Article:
I have heard Annie Dillard read from her books several times, and she is an enigmatic figure. Compelling in her writing, but atypical in her public persona. My favorite short story of hers is "Living Like Weasels" in Teaching a Stone to Talk. She writes about a calling: to live in simple necessity and the natural instinct of reflection and spiritual longing. "I think it would be well, and proper, and obedient, and pure, to grasp your one necessity and not let it go, to dangle from it limp wherever it takes you" (1988:16).


Hello Idylwyld,

Well I now see that there are a couple of us from Chicago and near Chicago too, nice to read you.

It was even nicer to check your www and to see the free video download of your NWT experience this summer.

Coincidentally I recognized the book cover that you had during your rain delay day...I read it this summer after picking it up at the St. Vincent DePaul resale shop on Belden. Anyhow, I agree with the quote you chose to share in your video. Very nice job of narration as well, you "brought" us along with you.

Time for me to butt out of the thread because I don't have any suggestions to add to the wilderness reading.

Gen


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PostPosted: September 20th, 2006, 6:58 pm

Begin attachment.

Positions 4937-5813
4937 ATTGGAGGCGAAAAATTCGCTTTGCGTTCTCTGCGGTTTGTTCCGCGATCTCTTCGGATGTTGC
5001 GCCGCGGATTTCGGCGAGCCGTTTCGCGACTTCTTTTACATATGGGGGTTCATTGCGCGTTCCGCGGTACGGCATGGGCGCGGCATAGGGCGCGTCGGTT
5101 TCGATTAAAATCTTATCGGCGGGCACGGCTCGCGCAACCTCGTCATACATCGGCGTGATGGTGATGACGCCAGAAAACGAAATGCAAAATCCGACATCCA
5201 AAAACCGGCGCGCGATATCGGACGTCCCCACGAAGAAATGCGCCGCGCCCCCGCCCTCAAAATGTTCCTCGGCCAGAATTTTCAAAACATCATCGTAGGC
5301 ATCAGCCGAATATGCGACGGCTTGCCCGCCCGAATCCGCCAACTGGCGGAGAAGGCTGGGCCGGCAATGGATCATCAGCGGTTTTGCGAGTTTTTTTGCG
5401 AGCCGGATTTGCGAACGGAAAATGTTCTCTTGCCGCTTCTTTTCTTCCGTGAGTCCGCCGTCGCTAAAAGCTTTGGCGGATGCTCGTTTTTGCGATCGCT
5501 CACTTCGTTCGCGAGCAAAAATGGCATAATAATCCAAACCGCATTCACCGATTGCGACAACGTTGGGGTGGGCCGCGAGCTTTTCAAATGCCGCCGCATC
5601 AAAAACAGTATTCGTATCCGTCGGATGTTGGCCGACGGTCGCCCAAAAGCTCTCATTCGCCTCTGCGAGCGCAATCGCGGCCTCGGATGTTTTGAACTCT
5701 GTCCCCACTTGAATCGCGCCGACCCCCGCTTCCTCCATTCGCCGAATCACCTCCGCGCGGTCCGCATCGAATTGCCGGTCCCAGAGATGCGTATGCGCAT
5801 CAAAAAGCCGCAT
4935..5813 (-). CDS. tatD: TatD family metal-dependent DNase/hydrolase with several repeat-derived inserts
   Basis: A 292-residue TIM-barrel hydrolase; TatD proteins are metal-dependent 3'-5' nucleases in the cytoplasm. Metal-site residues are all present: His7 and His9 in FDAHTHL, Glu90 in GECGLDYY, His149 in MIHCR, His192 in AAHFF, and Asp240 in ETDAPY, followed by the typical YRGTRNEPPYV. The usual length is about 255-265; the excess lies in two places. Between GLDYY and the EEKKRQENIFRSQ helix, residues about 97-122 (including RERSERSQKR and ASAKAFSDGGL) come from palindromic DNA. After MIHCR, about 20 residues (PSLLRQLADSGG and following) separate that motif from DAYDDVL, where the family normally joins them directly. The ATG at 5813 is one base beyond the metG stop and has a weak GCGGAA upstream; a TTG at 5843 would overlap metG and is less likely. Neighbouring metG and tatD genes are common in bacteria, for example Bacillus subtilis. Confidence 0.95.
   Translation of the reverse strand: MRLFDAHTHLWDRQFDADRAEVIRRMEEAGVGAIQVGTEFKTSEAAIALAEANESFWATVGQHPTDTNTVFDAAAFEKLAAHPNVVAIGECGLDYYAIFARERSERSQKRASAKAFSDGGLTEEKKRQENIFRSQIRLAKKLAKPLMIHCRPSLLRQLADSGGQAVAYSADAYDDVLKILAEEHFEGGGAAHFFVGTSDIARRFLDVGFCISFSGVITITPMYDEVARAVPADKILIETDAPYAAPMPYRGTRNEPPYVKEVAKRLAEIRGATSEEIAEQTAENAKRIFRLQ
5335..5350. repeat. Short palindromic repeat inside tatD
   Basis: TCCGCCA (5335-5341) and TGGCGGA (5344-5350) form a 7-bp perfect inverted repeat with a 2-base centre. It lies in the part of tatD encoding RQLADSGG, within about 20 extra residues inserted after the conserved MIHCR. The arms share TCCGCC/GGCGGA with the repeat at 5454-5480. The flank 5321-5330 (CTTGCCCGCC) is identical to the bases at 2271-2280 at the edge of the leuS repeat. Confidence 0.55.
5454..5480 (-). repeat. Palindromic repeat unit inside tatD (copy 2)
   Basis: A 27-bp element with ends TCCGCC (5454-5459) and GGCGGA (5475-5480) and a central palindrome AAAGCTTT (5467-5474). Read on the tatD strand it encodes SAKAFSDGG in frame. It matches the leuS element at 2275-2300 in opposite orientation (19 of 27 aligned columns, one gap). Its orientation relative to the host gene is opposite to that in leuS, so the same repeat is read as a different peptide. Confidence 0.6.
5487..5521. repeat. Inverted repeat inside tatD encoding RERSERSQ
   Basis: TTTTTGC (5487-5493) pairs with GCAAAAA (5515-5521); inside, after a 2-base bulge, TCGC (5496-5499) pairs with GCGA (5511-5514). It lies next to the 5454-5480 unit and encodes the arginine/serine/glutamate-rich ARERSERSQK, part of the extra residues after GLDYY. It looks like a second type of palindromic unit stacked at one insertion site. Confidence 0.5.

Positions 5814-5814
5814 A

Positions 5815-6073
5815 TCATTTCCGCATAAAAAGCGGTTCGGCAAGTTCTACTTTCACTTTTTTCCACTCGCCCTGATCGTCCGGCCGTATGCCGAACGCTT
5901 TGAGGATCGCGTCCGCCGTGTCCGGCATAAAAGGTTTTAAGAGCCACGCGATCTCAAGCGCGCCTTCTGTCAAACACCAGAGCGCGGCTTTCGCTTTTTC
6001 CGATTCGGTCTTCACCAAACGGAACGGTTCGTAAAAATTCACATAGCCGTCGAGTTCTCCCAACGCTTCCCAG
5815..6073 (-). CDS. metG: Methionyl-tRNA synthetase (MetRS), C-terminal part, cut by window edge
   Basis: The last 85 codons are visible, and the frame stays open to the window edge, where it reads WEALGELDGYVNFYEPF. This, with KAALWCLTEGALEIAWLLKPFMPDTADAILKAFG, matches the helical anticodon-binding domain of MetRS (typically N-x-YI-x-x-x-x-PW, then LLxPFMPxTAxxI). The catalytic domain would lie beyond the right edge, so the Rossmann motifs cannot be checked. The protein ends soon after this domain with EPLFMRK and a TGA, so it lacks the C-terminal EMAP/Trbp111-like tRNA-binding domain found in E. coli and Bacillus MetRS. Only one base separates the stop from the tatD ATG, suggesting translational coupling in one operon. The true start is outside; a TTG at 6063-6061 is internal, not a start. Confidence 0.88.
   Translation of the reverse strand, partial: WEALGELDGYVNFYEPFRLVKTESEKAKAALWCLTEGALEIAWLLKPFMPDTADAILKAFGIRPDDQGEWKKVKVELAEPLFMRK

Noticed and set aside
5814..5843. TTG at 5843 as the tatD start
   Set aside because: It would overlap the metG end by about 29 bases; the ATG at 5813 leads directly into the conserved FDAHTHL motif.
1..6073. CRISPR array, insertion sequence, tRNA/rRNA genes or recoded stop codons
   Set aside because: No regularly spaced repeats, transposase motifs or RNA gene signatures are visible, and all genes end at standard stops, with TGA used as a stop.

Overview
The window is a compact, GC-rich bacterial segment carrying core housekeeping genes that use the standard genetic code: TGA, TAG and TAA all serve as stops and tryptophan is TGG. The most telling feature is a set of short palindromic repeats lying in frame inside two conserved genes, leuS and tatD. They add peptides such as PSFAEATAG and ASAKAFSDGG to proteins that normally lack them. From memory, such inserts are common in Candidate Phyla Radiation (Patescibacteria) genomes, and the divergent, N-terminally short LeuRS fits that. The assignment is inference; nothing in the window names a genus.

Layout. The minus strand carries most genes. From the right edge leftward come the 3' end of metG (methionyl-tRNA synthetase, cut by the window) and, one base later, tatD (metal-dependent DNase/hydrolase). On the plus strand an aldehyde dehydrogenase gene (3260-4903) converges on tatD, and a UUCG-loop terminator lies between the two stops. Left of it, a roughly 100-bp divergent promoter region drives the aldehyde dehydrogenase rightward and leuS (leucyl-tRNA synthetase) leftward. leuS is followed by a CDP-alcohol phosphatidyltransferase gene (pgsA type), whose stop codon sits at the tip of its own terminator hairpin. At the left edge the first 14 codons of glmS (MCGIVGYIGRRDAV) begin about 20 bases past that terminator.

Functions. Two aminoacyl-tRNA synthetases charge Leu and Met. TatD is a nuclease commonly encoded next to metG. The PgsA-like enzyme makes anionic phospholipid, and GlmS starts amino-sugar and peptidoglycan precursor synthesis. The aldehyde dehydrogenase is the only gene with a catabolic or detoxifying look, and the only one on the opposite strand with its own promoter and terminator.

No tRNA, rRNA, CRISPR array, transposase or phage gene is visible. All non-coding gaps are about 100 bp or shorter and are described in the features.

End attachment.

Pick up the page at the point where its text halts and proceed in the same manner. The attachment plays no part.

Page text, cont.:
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Location: Woodstock, New Brunswick Canada
Although not canoeing related, I am halfway through "Between a Rock and a Hard Place", by Aron Ralston. He is the guy who cut his own arm off when he got pinned while canyoning in Utah.
Book is laced with stories about mountaineering and extreme camping. Easy Read.


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PostPosted: September 24th, 2006, 2:51 pm 
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Location: Boise, ID
Gennaver wrote:
Hello Idylwyld,

Well I now see that there are a couple of us from Chicago and near Chicago too, nice to read you.

It was even nicer to check your www and to see the free video download of your NWT experience this summer.

Coincidentally I recognized the book cover that you had during your rain delay day...I read it this summer after picking it up at the St. Vincent DePaul resale shop on Belden. Anyhow, I agree with the quote you chose to share in your video.